NEW Trips to Take!

Myrtle's easy when the conditions are right.


NEW Plants to Try!

Louis tries to capture the exact words to describe the fleeting but deep pleasures to be found in these Summer-into-Autumn incredibles.


New Gardening to Do!

Allergic to bees? You can still have an exciting garden, full of flowers and color and wildlife.


A Gardening Journal

The Best Season Ever: Umbrella Leaf

By mid-Summer, Spring's eager growth can seem like hubris at best. By July, the first weeks of drought and dog-day heat will have scorched those fragile leaves and flowers. Those plants will, wisely, have packed it in until next Spring. 


But what if, just now and then, you could extend moist and sheltering conditions right through to Fall? Here's one perennial that's worth the work: It peaks in Spring—but then again in late Summer. 

'Snow Peaks' Aspidistra

New foliage of 'Snow Peaks' aspidistra is, appropriately, a chilly and pure greenish-white. Each emerging leaf is furled so tightly it's no thicker than a pencil.

An established clump could produce several dozen new leaves each Spring. It's an incredible show—and all the more so because nurseries and references never seem to mention it.

Today in the Garden of a Lifetime: 'Claude Barr' Prickly Pear Cactus

A cactus in bloom: So much excitement! In vivid coloring, bounty of pollen and nectar, and sheer size, the flower's pull is nearly gravitational. Thank goodness: In the desert, plants are few and far between. You'd better put on a high-wattage performance if you want your flowers to be noticed by pollinators.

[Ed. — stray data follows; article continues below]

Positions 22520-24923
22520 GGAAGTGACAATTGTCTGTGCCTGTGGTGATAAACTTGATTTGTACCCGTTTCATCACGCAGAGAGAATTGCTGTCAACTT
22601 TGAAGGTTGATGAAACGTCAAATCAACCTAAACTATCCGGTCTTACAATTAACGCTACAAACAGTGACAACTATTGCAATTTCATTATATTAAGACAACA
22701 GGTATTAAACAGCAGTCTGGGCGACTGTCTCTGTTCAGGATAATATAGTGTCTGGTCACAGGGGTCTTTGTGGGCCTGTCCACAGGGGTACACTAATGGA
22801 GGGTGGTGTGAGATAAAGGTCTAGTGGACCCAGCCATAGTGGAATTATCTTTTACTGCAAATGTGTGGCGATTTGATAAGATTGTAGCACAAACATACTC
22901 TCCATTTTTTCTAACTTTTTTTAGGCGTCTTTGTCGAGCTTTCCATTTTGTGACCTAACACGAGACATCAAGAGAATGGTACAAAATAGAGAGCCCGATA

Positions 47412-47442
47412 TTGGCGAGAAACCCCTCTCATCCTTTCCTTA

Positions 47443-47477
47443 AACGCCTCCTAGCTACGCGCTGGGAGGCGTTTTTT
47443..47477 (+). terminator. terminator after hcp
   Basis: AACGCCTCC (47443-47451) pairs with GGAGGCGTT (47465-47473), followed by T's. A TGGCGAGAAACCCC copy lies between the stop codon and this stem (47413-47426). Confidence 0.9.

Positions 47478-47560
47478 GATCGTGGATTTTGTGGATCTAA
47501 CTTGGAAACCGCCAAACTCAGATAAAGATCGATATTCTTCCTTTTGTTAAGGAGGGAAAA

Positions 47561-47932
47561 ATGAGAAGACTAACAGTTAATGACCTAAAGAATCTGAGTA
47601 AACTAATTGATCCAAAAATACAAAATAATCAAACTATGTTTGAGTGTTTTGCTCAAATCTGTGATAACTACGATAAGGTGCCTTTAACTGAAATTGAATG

A more serious drama is being played out at ground level: Death and life; death that leads to life; sacrifice of the individual for the community; step-by-step progress to the larger goal.


Yes, this flower's goal is to engage in sex—and with who-knows-what animals and insects, too. What a loud party it is. But this is a prickly pear cactus, and a creeping and even cascading one at that. It's the prostrate pads that really move the colony forward. 

Variegated Siberian Meadowsweet


Here's foliage that's not for the faint-hearted. It's large, and the coloring is both unusual and irregular: Metallic blue, green, and white, with flecks of rosy pink. The plant that sports these leaves is as big as any mop-top hydrangea. And yes, it flowers, too. 

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